The Blood On Satan's Claw


Reviewed by: Jennie Kermode

Linda Hayden in The Blood On Satan's Claw
"It touches on an underlying anxiety in British society as few other films have done."

It’s found in a furrow, the unnatural thing – as if it had clawed its way up from somewhere deep in the bowels of the earth. It’s an odd looking thing in a time before odd looking things were two a penny. This is 17th Century England and a small, God-fearing rural community is about to be rocked by an outbreak of disturbing behaviour amongst its youth – behaviour which it will find all the more difficult to countenance because the ringleader is a girl.

There are relatively few films set in this era with female villains, and Angel Blake (Linda Hayden) is one not easily forgotten. It’s not simply that she’s slender, blonde and conventionally pretty, in contrast to the stereotype of a witch or similar evildoer. It’s that, despite the Satanic context, most of her power comes not from the supernatural but purely from her personal charisma. Having discovered that she can find pleasure in hurting others, she brings all her social influence to bear on this pursuit, and in a scheme to summon the demon Behemoth. She is a psychopath, a ruthless manipulator. In another age, she would be a merciless school bully. Here she orchestrates beatings and rapes and leads a gang which the adults feel powerless to confront, forcing them to summon a judge from a nearby town who may know what to do – if he can get there in time.

Copy picture

The film was originally conceived as a triptych of short pieces, and the way that they have been fused together accounts for some of the narrative oddness of the piece. This adds to its impact by making it seem more anecdote than fantasy. It has a unique visual element in the patches of fur which grow on the bodies of each of the children like witch marks, later to be flayed and used to construct a corporeal body for the demon; also suggestive of puberty, a more natural influence inspiring the children to rebel against adult authority. It’s a smalll detail, far less gory that what could be seen in most horror films of the era, but the actors’ reactions and Piers Haggard’s masterful direction make it seem utterly repulsive, whilst the alienness of it emphasises how lost the villagers are. Although order is restored at the end of the film, the whole serves as a bleak reminder that we are all ultimately at the mercy of forces we cannot understand, let alone control.

Often regarded as one of the classics of folk horror, Blood On Satan’s Claw is concerned in large part with the process of trying to build a new, more resilient society in the aftermath of the English Civil War, and with the shifts in thinking that required. There is relatively little reference to Christianity within it, and the local reverend is shown to be weak, the implication being that faith in God, in the absence of specific scholarly learning, is not enough. Rather than relying on an established moral system, an intellectual effort must be made in order to secure a better future. This means that certain ways of thinking must be stamped out for the good of the community. Here, as in David Lowery’s recent The Green Knight, it is civilisation that is at stake, with Pagan traditions representing the wild or animal side of human nature. Behemoth is traditionally associated with chaos.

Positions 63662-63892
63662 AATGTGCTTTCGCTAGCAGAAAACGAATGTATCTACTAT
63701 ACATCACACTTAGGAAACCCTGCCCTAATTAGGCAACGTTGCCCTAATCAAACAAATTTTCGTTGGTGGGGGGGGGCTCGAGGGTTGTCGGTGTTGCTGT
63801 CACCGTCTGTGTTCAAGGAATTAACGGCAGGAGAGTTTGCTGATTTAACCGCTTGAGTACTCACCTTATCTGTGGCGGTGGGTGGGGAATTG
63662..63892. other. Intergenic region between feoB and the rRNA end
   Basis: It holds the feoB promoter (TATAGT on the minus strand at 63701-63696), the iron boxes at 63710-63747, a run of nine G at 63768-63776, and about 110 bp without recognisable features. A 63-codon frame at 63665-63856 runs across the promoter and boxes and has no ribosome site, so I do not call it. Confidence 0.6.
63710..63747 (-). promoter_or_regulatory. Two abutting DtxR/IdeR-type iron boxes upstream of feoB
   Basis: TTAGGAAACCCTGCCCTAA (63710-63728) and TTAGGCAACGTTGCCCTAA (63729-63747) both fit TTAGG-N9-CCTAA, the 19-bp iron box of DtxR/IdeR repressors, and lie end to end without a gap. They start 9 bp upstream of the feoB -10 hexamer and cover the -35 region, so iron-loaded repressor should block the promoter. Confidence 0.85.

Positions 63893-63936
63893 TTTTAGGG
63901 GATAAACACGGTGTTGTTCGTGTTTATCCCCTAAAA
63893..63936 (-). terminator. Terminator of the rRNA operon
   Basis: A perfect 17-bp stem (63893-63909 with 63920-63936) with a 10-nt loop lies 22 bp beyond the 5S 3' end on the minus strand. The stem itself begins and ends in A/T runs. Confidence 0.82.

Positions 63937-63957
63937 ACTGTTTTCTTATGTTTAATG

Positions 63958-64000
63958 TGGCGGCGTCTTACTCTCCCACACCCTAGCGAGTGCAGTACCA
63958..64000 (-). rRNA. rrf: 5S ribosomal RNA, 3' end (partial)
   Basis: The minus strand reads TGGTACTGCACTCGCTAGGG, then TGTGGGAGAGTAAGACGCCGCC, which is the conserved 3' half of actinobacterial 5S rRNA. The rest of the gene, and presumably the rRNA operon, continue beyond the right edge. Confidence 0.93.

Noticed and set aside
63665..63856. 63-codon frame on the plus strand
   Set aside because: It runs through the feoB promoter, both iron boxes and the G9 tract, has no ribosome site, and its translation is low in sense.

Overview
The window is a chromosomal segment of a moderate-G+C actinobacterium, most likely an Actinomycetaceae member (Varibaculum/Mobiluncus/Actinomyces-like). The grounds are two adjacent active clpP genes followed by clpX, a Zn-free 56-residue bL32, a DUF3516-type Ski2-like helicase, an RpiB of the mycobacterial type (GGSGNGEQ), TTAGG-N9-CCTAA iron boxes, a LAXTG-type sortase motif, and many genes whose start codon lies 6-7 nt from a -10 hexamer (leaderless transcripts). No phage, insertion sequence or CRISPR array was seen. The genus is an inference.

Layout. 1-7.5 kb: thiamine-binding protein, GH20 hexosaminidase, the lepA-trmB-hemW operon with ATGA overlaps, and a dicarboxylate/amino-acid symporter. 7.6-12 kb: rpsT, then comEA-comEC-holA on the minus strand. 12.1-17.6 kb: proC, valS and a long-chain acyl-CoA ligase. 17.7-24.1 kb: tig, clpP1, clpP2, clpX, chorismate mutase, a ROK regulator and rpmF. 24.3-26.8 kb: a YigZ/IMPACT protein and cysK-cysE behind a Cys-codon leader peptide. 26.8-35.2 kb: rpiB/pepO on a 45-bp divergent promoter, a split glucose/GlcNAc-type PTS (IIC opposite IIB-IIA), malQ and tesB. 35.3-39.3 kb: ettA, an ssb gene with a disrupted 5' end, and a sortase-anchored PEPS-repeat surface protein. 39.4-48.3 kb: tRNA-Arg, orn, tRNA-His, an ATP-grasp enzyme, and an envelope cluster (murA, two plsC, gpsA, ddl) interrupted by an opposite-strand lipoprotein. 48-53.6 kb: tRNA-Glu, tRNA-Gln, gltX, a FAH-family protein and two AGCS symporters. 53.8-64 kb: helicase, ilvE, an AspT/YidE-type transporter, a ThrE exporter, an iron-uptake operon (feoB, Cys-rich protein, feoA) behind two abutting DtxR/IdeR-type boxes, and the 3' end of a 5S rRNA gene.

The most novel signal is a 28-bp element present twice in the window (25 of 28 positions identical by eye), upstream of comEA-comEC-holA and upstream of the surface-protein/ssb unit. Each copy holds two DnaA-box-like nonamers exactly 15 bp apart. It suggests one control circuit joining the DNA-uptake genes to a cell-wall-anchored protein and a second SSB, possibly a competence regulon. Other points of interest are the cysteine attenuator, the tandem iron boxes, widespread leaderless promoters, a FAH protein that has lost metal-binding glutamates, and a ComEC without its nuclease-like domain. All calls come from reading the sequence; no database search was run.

Supporting this theme is a score which incorporates an array of unusual, disconcerting sounds, and a shooting style which varies dramatically depending on who is on camera. In scenes predominantly featuring the adults, we regard them directly, as if we were standing beside them. The children, by contrast, are usually shot from a low angle, as if something were looking up at them from the earth. The adults wear dark colours and inhabit dark interiors, whilst the children are framed against white or pale grey skies. Angel, naked or in her white dress, is associated with light. This seems to be in keeping with the idea that she represents dangerous knowledge or thought; that to be safe, one must not see too much.

There are the woods, of course; in almost all folk horror, there are the woods, but here they are different. The trees are relatively thin, the spaces between them not particularly dark. Still, good children are afraid to walk through them, a fear which seems to exist even before Angel and her gang commence their activities. This, again, emphasises that what’s dangerous is a way of thinking. People are vulnerable in the woods due to a shared belief that civilised rules do not apply there. The final ceremony held by Angel’s gang takes place in a ruined church (which some viewers may recognise from The Witches), another symbolic gesture. Divine intervention cannot be taken for granted. It is not that the children have failed to seek out God; God has long since left the building. What happens now depends on human choices.

Tremendously influential, this is a film which has grown in stature over the years and seems particularly pertinent today. Though not always successful in its aims, it touches on an underlying anxiety in British society as few other films have done, and in its appraisal of human potential it is without mercy.

Reviewed on: 02 Nov 2021
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The Blood On Satan's Claw packshot
In 17th Century England, the children of a village slowly convert into a coven of Devil worshipers.

Director: Piers Haggard

Writer: Robert Wynne-Simmons, Piers Haggard

Starring: Patrick Wymark, Linda Hayden, Barry Andrews, Wendy Padbury, Anthony Ainley, Michele Dotrice, Charlotte Mitchell

Year: 1971

Runtime: 97 minutes

Country: UK


Abertoir 2021

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